Their oaked red is a Cabernet Sauvignon, Syrah, Cabernet Franc blend which gave a spicy mineral nose and a touch of gun smoke. The wine was lightly vegetal and a touch green, acceptable but not particularly thought-provoking, so we quickly moved onto the next red, which should have been Château Ka 2008 Source de Rouge but that failed to appear so a last minute stand-in was provided by Paddy Eyres from Bin21 in the form of….
Château Musar 2003. Musar is the Marmite of the wine world, loathed by some for its volatile acidity and tendency for farmyard qualities – loved by others for similar reasons. I am unashamedly in the “love it” camp as anyone who has read my blog will know!
The 2003 is a Cinsault, Carignan, Cabernet Sauvignon blend and had a delicious nose of burnt spice and a suggestion of fortified strength. It was a delight to drink, smooth and rich with chocolate undertones – a very popular wine in the room and for me on par with the ’02 and approaching the ’99 in terms of quality.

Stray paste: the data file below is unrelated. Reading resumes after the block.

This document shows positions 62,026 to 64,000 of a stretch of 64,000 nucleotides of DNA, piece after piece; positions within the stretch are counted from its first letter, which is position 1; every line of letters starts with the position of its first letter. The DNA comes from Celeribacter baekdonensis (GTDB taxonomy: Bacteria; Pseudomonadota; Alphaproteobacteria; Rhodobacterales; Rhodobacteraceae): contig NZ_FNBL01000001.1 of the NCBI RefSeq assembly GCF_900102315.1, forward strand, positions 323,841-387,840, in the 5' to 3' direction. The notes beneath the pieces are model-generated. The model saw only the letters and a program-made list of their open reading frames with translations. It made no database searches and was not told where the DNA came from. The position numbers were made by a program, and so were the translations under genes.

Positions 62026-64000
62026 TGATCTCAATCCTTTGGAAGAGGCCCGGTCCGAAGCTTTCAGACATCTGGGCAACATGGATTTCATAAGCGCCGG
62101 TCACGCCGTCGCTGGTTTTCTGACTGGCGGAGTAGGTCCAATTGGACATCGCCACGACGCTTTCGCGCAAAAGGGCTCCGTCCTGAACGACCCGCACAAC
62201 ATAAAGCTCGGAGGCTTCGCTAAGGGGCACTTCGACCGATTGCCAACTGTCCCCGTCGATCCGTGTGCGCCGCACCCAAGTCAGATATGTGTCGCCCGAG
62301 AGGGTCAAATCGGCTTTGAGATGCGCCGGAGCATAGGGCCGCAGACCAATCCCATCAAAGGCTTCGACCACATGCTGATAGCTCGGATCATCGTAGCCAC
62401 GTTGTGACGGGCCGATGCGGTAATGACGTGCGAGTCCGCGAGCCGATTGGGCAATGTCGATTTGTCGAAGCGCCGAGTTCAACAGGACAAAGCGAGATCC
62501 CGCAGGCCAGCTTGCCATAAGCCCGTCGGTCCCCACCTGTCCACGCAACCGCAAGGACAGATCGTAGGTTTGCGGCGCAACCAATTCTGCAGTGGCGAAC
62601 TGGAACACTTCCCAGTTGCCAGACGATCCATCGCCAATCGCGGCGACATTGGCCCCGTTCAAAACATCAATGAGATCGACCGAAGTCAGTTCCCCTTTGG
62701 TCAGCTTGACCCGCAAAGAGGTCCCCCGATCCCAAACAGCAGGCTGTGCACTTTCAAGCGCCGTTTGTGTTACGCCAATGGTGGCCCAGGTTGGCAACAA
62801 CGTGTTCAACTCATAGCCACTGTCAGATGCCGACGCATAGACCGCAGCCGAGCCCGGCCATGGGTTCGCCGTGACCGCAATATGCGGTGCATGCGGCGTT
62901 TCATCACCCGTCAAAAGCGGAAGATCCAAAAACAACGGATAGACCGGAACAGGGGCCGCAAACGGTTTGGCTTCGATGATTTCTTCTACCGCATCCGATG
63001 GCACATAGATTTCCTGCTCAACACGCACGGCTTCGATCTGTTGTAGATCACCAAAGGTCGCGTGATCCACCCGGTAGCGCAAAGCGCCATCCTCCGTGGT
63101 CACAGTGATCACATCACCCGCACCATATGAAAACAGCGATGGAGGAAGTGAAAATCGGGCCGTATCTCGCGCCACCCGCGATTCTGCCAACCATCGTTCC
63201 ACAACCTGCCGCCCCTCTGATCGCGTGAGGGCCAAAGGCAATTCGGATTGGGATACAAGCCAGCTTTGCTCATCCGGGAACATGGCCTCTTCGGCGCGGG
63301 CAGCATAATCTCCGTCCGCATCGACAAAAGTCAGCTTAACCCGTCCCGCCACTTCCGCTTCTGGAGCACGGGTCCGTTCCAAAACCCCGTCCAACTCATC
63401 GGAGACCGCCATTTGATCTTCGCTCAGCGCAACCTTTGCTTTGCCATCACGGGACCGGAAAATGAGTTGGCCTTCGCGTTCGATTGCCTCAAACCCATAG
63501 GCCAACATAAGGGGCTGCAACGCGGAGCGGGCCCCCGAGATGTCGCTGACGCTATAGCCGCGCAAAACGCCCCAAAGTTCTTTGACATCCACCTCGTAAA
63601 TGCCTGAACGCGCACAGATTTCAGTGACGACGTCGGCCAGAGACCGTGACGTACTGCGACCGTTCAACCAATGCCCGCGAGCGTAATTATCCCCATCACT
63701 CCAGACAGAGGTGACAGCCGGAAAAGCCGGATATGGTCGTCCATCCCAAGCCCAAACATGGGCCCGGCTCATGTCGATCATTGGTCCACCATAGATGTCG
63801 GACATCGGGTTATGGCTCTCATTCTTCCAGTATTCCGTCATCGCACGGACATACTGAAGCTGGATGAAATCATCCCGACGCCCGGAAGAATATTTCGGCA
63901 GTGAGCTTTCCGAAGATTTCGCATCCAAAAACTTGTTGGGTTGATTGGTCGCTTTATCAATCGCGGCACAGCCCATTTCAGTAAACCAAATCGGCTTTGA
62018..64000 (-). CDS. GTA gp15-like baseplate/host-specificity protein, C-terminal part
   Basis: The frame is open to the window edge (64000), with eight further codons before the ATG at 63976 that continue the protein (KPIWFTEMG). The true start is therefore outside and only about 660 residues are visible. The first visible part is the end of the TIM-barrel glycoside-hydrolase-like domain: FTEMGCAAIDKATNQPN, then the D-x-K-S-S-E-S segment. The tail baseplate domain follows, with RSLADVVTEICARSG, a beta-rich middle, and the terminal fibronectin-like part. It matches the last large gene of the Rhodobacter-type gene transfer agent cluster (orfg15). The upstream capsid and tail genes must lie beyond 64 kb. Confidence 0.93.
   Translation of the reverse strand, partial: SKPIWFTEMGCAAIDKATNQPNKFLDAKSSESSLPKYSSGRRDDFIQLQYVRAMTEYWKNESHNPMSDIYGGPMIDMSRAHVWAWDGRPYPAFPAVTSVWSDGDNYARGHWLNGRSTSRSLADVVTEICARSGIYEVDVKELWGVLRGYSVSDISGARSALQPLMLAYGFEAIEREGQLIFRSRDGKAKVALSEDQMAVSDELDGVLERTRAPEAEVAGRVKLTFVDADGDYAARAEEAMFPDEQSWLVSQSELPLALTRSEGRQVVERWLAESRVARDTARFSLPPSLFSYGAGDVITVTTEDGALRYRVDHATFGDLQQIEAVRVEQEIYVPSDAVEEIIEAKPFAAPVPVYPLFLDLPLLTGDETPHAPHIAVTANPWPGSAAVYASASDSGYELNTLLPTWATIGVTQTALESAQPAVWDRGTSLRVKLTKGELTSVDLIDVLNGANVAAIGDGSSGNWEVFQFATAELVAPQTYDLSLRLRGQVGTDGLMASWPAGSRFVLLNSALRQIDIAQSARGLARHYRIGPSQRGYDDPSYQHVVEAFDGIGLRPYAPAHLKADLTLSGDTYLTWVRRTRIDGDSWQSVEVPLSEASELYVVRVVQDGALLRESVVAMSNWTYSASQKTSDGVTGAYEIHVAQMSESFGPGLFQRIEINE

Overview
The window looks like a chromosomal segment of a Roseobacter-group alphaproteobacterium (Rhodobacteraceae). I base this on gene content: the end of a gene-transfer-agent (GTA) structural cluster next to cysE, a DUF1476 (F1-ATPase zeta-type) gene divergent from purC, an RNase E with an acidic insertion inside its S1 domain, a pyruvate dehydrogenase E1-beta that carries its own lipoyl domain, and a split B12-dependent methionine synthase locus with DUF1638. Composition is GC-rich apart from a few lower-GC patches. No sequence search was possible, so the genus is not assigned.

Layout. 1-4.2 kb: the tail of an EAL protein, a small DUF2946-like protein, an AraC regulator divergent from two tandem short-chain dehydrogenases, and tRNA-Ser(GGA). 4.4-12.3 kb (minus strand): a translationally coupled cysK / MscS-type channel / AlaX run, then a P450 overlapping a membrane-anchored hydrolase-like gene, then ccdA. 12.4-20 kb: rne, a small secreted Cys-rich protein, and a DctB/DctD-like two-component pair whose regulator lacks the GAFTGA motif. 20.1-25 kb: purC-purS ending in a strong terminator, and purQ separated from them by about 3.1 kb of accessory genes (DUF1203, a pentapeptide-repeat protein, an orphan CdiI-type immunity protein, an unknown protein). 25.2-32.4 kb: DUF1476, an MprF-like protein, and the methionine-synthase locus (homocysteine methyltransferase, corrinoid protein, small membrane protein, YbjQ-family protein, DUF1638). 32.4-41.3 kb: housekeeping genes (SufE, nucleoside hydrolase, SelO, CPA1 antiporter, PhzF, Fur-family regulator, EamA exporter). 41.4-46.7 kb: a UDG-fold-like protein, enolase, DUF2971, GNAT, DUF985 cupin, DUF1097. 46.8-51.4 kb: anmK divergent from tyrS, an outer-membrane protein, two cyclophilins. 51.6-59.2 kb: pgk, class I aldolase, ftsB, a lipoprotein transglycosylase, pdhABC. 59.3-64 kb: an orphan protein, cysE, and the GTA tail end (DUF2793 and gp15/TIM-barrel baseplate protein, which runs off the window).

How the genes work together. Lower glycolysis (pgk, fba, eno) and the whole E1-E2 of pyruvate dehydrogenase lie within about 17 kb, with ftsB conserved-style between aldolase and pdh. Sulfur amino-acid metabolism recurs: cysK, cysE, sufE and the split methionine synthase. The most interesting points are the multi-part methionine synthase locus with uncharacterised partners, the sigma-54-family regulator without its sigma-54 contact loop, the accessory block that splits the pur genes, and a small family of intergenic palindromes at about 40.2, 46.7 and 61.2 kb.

At this point in the proceedings Tim went off on a tangent talking about interesting wines or, in the case of Pinot Grigio, uninteresting ones. He made no bones about his dislike of the glut of dull, predominantly Italian, ones and described his design for the perfect Grigio glass, with a hole at the bottom! Moving onto the next wine he noted the variety, Pinot Noir, and said it is meant to be close to the smell of male pheromones, then recounted an amusing story about a well known friend of his (who isn’t Australian, nor a Wizard) who used to dab aged Burgundy behind his ears before a date (this later led me to one of his old articles entitled And all because the lady loves…). I digress….
Château St. Thomas 2008 Pinot Noir. Founded by Saïd Touma (Arabic for Thomas) and now run by his son Joe-Assaad Touma, who is also the winemaker, this seems to be a respected boutique winery and the first in Lebanon to make Pinot Noir.